In any event, I was now in Kentucky, and the roads wandered through forests, and it wasn’t too long before I started to see tobacco barns. These buildings are usually more than 100 years old and built with gaps in their sides. They have big doors that are usually left open. The entire purpose is to hand the tobacco leaves inside for drying, letting air move through but keeping rain away. Some tobacco is dried in the sun, but it can loose a lot of its flavor profile if this is done incorrectly.
The plants themselves are always beautiful to me, as their leaves will go from green to yellow from the bottom up. Most farmers also plant sequentially, with rows being a few weeks apart– each section yellowing at different times. I expertly (luckily) dodged some more rainstorms and made it to Milliken’s house. He was in high spirits, walking with a slight hitch in his step from recent stitches but he didn’t have the drained and exhausted look of someone who’d been in the hospital for three days.
I had a great time catching up on current times and reminiscing about the old days. I had to cut things short though since I was heading to Clarksville, TN, for the night. I set the GPS after heading north, allowing me to incorporate Land Between the Lakes N.R.A. into the ride. It added time, and a lot of it was just staring at walls of trees on either side, but this is another unique and important area for American history. I’m not interested in detailing the Tennessee Valley Authority’s work in the area though, so I’ll just say there are still some beautiful towns in the area.
I spent the following day in Clarksville with a friend by the name of Paul. I’d met Paul and his wife Meredith while on another loop around the country back in 2020. At the time they lived in Florida though. Being military veterans and motorcycle travelers too, we got along great and stayed in touch, so meeting up with them in Tennessee was a treat. We talked motorcycles and the military of course, but also of Paul’s charity work for disadvantaged and special needs children.
The guy is all heart and a strong reminder that just because someone is gruff and loud on the surface doesn’t mean they don’t have a deep compassion and understanding of the needs of their community. Paul is a credit to any community he chooses to help.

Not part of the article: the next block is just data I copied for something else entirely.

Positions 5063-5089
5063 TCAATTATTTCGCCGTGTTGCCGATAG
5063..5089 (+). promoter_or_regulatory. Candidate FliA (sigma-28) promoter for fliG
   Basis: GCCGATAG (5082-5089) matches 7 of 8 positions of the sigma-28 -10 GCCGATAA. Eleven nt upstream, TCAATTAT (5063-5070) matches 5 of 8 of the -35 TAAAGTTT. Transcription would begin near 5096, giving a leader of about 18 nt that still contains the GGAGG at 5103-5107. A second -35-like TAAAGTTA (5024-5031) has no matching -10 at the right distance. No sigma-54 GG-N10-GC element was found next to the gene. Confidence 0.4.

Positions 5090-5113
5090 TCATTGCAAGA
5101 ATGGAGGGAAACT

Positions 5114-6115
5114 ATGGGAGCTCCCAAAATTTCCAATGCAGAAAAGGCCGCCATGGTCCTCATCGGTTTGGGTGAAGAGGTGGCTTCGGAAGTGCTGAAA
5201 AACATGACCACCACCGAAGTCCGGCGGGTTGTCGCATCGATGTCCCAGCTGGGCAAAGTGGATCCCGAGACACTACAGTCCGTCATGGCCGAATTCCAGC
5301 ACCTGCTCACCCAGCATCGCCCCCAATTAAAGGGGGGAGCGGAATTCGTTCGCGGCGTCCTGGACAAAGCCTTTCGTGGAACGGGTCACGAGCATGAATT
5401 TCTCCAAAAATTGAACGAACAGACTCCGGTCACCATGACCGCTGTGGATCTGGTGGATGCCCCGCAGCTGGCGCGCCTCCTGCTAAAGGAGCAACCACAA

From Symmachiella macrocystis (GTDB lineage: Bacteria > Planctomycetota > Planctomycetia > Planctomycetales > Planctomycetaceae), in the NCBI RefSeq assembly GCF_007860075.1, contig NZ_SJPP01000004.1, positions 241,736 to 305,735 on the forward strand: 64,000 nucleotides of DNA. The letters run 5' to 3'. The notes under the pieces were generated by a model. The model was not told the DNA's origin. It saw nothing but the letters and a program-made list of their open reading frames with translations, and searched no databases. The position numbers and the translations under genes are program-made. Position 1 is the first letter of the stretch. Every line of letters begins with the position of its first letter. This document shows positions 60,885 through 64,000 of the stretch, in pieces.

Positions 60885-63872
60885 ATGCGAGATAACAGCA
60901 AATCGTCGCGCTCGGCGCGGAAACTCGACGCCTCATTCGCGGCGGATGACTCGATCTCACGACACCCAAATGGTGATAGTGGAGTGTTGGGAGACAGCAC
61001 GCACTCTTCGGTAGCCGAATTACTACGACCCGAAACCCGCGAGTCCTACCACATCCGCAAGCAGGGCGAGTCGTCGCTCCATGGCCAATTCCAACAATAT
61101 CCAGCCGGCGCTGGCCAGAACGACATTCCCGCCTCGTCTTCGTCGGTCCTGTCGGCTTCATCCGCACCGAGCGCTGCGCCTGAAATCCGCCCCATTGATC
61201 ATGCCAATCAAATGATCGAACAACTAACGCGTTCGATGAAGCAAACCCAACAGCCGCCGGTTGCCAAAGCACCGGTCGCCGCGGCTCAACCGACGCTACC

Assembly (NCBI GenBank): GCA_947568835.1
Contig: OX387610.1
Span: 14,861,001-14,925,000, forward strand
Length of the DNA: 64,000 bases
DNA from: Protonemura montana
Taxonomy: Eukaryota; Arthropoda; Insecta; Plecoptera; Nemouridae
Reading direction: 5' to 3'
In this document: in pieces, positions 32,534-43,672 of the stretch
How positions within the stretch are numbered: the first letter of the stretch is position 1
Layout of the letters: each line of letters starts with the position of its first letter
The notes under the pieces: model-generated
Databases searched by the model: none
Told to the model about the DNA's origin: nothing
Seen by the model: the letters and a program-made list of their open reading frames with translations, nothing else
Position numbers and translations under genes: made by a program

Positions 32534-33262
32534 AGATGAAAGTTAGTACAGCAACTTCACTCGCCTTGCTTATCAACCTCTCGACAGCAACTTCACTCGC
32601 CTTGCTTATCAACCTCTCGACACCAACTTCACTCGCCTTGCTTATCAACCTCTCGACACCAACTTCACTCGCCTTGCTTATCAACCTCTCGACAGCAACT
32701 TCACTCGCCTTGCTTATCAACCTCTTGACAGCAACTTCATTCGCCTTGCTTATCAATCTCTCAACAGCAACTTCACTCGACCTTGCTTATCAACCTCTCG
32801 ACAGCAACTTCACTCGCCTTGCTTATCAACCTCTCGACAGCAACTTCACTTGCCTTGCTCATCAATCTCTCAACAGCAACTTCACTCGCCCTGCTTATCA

Next stop though was the Lexington, KY area, and a meet up with my family for the first time since they left California almost a year ago. The ride out there was bipolar, with the sun being hot and the air being cold. That’s usually my favorite type of weather but with humidity the air temperature can really change on you between one valley and the next.
Just the same I really fell back in love with Kentucky, having now ridden many more backroads than interstates, seen more of its history, and then poking around Lexington for two weeks. I got to tour some distilleries, ride through different quarters of town, and even sample some local tacos. Tacos this far away from Mexico are similar in concept; you take ingredients that are popular locally and put them in a tortilla.
It makes for excellent pulled pork tacos, BBQ tacos, fried chicken tacos, and international fare like bulgogi tacos (Korean style BBQ beef). It also makes for $4-$6 tacos when the ones off a street vendor in Southern California are $2-$3 and are better despite being meat, cilantro, and onions in a tortilla.
It reminds be of sushi. In Japan the idea of these specialty rolls we all eat is crazy. Why drown fish in all these sauces and sprinkles of tempura and green onions and imitation crab? They thought of tempura frying an entire roll is just crazy. But that’s what “fusion” cuisine is. In that sense, it’s cool the lowly taco has found such a following. At the same time, sushi also started as a street food: it was a grab-and-go snack. Either way, I long to return to Mexico and get guisado tacos. Hell, even in the desert hell-hole of Victorville, California, you could get a $2.00 taco al pastor that I’d literally crave all week until Angie set up her stand again on Thursday.
Next up though was not more tacos: it was heading south to go north. The Blue Ridge Parkway and the many wonderful roads of the Blue Ridge Mountains were calling, and I made my way through the Cumberland Gap toward the Cherohala Skyway…
From one of the tours (Buffalo Trace) we went to the cemetery that Daniel Boone is supposedly buried at, and found some other famous graves as well.
3 thoughts on “From Ozarks to Bluegrass– Eastbound and Down”
Great areas to ride. I spend the winter in northwest Arkansas and can attest to the fine roads and minimal traffic.
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Yeah it surprised me,.even though I driven around Ft Leonardwood way back when as saw some of it for myself. I was probably too much an angry 19yo Marine, stuck with nearly the whole 4yrs to go.
My brother went through Army training in 1955 at Ft. Lost in the woods misery. I learned to ride a motorcycle in Saigon 1967. Bought the bike from another pilot then picked up a Vietnamese issued license, no checkout, and off to OJT.